Develop's monthly dissection of a recent hit game

Anatomy of a Blockbuster: Mass Effect 2

Mass Effect 2

Publisher: EA
Developer: Bioware
Format: Xbox 360/PC/PS3
Price: £49.99/£34.99
Chart Success: 2m sold at Xbox 360 launch

Develop’s index of all games featured in Anatomy of a Blockbuster can be found here.


The release of Mass Effect was an important moment in the history of the Xbox 360. While certainly not as groundbreaking a console-specific release as Halo: Combat Evolved was a generation earlier, the BioWare title took on a great deal of expectation in Microsoft’s name. It didn’t disappoint, either. Pulling in a Metacritic average score of 91, Mass Effect was lapped up by 360 owners.

Nearly three years later, the wave of good feeling generated by Mass Effect had not abated. The 2010 release of Mass Effect 2 on Xbox 360 and PC was heralded not only by a marketing extravaganza, but a frenzy of public excitement. One year on, Mass Effect 2 was released on PS3 with a substantial amount of DLC packaged in with it. Suddenly, what was that curio on the other console for many became a beloved gem all over again.


A culmination of over a decade’s worth of top-flight games development, Mass Effect 2 plays out like a best-of reel of BioWare’s greatest achievements to date. It has the epic scope of its direct predecessor and 2003’s excellent Star Wars: Knights of the Old Republic. It has a cast of wild, outlandish and rewardingly deep characters reminiscent of the Baldur’s Gate series and Dragon Age: Origins. BioWare’s beloved choose-your-own-adventure style of stoytelling is honed down and shined up to produce an engrossing universe of cause and effect. Previously clunky combat systems have become breathless, duck-and-cover shootouts through beautiful intergalactic surroundings.


Founded back in 1995 by Ray Muzyka, Greg Zeschuk and Augustine Yip, BioWare has come a long way in the past 16 years. Headquartered in Edmonton, Canada, the studio released an impressive canon of titles over the 10 years of its independent existence. Shattered Steel, MDK2, the Baldur’s Gate and Neverwinter Nights series, Star Wars: Knights of the Old Republic and Jade Empire all displayed a fundamental adaptability to and understanding of all types of games development. It also showed off a capability to work with a variety of publishers and produce impressive content every time.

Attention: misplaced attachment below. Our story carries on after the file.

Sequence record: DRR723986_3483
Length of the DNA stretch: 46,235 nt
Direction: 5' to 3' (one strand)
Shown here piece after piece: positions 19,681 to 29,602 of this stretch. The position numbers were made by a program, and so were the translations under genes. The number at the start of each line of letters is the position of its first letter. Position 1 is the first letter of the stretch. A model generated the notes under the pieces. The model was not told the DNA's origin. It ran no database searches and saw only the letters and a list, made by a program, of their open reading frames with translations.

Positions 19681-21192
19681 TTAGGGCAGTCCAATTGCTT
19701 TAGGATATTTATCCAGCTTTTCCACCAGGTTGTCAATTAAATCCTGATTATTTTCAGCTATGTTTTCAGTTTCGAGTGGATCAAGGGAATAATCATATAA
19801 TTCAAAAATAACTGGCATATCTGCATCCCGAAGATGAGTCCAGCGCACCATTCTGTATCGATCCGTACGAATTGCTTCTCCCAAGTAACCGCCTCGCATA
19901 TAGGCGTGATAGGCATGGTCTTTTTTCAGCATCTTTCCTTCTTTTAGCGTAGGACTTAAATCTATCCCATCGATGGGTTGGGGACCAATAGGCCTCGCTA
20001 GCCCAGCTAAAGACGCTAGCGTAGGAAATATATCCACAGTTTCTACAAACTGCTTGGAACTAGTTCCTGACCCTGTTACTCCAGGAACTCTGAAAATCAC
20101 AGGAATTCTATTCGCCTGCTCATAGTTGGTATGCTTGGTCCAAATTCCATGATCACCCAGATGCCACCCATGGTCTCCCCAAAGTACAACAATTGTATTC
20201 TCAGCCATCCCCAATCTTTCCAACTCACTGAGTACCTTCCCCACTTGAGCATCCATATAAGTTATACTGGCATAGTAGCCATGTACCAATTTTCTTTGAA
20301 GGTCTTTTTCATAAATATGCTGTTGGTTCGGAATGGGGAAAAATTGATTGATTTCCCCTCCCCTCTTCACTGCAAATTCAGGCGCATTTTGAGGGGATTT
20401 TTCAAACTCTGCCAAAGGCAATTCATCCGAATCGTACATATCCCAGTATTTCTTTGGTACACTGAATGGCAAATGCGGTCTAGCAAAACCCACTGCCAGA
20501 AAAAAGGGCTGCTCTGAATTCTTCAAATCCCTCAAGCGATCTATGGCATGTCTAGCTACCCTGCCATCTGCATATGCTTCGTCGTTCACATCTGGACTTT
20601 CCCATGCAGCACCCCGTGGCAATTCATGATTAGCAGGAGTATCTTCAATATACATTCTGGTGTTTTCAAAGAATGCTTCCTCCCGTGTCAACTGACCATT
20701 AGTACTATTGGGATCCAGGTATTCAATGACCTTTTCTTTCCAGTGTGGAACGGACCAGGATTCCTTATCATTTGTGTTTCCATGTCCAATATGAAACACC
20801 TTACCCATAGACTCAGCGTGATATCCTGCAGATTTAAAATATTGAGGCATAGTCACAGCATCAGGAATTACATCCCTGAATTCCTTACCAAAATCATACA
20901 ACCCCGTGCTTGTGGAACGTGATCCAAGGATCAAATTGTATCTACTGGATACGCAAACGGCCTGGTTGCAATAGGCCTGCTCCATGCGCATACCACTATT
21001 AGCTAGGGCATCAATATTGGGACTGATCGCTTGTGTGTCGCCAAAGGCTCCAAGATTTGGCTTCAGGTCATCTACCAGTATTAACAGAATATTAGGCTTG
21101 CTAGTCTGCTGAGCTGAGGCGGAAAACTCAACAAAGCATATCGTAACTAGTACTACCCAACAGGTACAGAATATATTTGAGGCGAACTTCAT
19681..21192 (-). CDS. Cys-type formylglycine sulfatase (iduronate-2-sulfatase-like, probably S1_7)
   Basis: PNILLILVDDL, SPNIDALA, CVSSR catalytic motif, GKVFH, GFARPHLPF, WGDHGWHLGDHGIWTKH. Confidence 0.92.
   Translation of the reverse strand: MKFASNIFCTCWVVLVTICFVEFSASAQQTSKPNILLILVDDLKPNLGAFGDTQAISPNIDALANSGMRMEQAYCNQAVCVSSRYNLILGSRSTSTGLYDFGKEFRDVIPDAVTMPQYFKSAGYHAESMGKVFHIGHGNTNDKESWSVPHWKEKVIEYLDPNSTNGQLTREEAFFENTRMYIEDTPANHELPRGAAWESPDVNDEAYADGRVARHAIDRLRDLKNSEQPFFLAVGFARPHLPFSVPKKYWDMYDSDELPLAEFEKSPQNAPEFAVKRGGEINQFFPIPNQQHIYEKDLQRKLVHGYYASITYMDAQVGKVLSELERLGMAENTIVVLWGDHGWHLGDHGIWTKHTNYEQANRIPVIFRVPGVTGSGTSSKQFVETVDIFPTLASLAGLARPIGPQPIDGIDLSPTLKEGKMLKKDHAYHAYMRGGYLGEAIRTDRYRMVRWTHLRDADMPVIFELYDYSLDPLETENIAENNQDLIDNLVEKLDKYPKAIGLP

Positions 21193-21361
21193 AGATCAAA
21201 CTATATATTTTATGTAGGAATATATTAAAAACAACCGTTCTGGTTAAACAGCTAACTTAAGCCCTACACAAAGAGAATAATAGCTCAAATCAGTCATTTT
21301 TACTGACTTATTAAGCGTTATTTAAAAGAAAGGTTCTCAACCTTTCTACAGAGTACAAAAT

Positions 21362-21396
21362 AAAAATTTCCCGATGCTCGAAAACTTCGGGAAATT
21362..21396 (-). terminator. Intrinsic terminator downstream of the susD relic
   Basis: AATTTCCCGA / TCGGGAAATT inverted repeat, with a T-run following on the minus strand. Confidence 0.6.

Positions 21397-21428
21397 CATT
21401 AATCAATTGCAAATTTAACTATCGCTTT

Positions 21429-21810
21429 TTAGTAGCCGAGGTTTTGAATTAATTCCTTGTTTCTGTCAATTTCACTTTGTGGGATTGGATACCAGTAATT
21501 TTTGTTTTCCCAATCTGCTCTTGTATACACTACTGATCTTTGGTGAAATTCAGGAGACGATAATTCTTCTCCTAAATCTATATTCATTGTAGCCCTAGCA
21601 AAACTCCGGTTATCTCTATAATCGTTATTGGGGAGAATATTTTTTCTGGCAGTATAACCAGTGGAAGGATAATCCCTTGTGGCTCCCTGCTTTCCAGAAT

Partnering with the now defunct Pandemic Studios in late 2005, BioWare began work on its next game, a sci-fi RPG of its own creation called Mass Effect. A month before that game’s release, BioWare was bought by EA.


Space, essentially. Freedom. Dynamic, relevant and interesting dialogue trees delivered with an almost uniform level of impressive acting ability. A galaxy of planets to explore, harvest and kill bad guys on. Almost limitless combinations of weapons and abilities to fight with, and a host squadmates to hire and gain loyalty from. You can even create your own hero, though he or she will always be called Shepard. Mass Effect 2 offers gamers the sensation of being directly involved in the development of the elegant narrative arc that sweeps over from the opening space battle to the closing one.


Mass Effect was good. Mass Effect 2 is great. Falling in with the increasing trend of video games sequels building on the overall quality and success of their progenitors, Mass Effect 2 represents many of the aspirations of the first series title fully realised. The title is space opera in the grandest, silliest and most thoroughly entertaining tradition. It combines an array of vastly different gameplay experiences seamlessly linked through a fast-moving plot that skips from one end of the galaxy to the other and back again. It delivers the full spectrum of human – and non-human – emotions convincingly to the player through the personalised character of John or Jane Shepard.


Don’t be scared by the scope of what BioWare has created. Half of the magic of the process seems to lie in knowing what not to include. The seemingly endless environments on offer are brilliantly designed in their linear simplicity, the odd dead-end or locked door suggesting what the mind fills in by itself. With a deep, believable and well written universe at your disposal, linking consistent levels together with an enjoyable ‘travelling’ mini-game in between will create an absolute sensation of freedom. Top-notch dialogue trees and the old multiple-endings carrot will only increase this sensation significantly once again. If you have love for the worlds you can imagine, that will translate into the game you can create within them.

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